Dear Legal Mailbag:
One of the kindergarten teachers in my school is a bit of a drama queen and, thus, I was not terribly surprised when she made a big deal out of an accident in her classroom. One of her students (a five year old, mind you) freaked out when he realized that he had forgotten his “love object” for show-and-tell. The teacher tried to comfort him, but he was wailing and flailing about and, unfortunately, he connected with the teacher’s face as he was swinging his arms wildly, giving her a black eye.
When she reported this unfortunate event, I was duly sympathetic. I told her to see the doctor and to file a report of injury, and I thought that the situation was resolved. I was therefore surprised when she showed up the next day with her union representative with a written “report of an assault.” I asked them what I was supposed to do with the “report,” and they impatiently told me that I should report this assault to the police. I am afraid that I made things worse when I laughed out loud at what I thought was a joke. Dead serious, they told me that I am obligated to file the report with the police, and then they chastised me for my lack of concern for teacher safety.
Frankly, I am at a loss here. I didn’t mean to be disrespectful, but this seems ridiculous. Do you know something I don’t know about my obligations here?
Color Me Confused
Indeed, Legal Mailbag knows all about your obligations when a teacher (or other school employee) files with you a report of assault by a student on school property. But what puzzles even Legal Mailbag is whether those obligations apply here.
In Connecticut, school principals have a statutory obligation to report assaults by students on school employees to the local police when they receive a written request to do so. Specifically, Conn. Gen. Stat. § 10-233g(a) provides:
(a) Where there is a physical assault made by a student upon a teacher or other school employee on school property or in performance of school duties and such teacher or employee files a written report with the school principal based upon such assault, the school building principal shall report such physical assault to the local police authority.
In many cases, it will be clear that an assault has occurred, and there will be no question that you are required to share the employee’s written report of the assault with the local police. But other times, including the unfortunate events in that kindergarten classroom, it will not be at all clear whether an assault occurred.
Determining what is an “assault” in the school context has legal significance because a separate statute, Conn. Gen. Stat. § 10-236a, provides special rights to teachers who are injured in an “assault” by a student, including the right to paid leave without charge to sick leave as well as payment for all related medical bills. However, Legal Mailbag has reviewed the case law on this subject and the courts are divided on how to define an “assault” in such cases. One superior court adopted a definition of an “assault” as “an intentionally violent and hostile attack on another person” and ruled in 2004 that an employee injured through student horseplay was not entitled to the benefits of Section 10-236a. By contrast, in considering a claim under the statute when a special education student injured a paraprofessional, another superior court ruled in 2011 that intent is not necessary to establish an “assault” under Section 10-236a. In 2017, a third superior court judge noted the disagreement in these two cases over how “assault” should be defined in interpreting Conn. Gen. Stat. § 10-236a. However, the court declined to side with either prior ruling. Rather, the court dismissed cross motions for summary judgment on the basis that there are genuine issues of material fact in the case that preclude summary judgment. We are now waiting for a ruling on the merits in that case.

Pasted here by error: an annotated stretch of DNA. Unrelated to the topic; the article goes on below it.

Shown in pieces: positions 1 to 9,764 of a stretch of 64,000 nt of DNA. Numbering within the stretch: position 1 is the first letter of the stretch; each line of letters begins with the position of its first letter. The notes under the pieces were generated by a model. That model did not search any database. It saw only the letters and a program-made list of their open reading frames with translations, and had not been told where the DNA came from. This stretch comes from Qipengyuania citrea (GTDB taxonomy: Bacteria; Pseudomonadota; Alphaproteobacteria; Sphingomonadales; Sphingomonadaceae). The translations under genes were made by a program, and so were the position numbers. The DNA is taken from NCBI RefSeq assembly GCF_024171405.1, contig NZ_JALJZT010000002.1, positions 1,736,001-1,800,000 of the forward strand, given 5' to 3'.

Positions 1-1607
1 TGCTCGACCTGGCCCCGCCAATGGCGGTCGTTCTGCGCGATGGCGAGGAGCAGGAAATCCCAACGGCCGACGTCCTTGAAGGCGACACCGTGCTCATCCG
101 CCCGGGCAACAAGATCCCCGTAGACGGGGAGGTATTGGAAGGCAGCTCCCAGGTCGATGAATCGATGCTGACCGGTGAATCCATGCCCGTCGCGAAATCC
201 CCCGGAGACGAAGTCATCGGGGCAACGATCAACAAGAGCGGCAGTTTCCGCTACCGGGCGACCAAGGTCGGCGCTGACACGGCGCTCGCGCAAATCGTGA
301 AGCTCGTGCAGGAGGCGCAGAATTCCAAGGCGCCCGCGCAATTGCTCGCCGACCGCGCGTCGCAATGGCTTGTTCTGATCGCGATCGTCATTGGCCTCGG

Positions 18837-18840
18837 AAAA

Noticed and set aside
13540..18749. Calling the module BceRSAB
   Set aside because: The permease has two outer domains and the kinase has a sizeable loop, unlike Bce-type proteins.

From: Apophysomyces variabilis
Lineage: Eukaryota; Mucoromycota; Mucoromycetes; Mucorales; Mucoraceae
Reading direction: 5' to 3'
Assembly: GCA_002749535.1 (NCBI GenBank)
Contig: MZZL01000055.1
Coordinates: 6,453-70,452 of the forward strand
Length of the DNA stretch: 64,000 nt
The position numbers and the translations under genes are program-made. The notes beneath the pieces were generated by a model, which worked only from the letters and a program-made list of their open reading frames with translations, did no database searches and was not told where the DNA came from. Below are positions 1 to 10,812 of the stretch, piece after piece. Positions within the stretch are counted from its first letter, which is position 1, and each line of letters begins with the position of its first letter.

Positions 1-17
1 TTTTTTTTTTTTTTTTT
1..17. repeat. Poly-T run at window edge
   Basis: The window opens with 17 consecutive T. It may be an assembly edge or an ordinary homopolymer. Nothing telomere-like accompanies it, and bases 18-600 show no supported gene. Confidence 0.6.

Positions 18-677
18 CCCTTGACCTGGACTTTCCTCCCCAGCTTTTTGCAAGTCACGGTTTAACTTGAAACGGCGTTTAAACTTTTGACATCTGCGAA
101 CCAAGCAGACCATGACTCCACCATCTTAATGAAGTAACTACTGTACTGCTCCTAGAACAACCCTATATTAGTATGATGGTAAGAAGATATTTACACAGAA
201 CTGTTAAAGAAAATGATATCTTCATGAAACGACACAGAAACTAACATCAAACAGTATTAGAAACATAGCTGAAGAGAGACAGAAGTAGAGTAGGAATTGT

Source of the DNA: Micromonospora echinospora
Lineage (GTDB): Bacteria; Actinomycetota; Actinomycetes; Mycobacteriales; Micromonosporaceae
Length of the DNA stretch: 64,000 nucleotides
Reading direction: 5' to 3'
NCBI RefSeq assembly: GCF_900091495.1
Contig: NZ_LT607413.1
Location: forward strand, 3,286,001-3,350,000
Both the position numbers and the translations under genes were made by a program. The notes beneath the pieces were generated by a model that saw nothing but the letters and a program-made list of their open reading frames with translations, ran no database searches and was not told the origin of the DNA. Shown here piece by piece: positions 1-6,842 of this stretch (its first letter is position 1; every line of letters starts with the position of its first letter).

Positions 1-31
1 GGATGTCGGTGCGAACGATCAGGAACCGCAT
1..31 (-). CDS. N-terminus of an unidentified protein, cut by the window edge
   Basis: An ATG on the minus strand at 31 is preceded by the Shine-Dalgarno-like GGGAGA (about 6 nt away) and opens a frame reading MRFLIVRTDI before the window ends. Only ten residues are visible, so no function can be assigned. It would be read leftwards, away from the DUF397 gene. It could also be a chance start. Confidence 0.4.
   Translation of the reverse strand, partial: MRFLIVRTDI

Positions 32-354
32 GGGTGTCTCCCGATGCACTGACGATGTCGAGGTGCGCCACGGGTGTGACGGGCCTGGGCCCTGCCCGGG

Given the uncertainties, Legal Mailbag offers the following practical advice. If a teacher (or other school employee) files with you a written report alleging an assault, go ahead and forward the report to the local police. However, if you do not believe that the actions described in the report constitute an assault, share your position as well to avoid creating the inference that you have conceded that the described events meet the statutory definition of assault.
Finally, Conn. Gen. Stat. § 10-233g(b) provides that “No school administrator shall interfere with the right of a teacher or other employee of a board of education to file a complaint with the local police authority in cases of threats of physical violence and in cases of physical assaults by a student against such teacher or employee.” Even when you disagree with the school employee’s claim of assault, let the employee file a report with the police as he or she sees fit. Not that you, of course, would be tempted to do otherwise.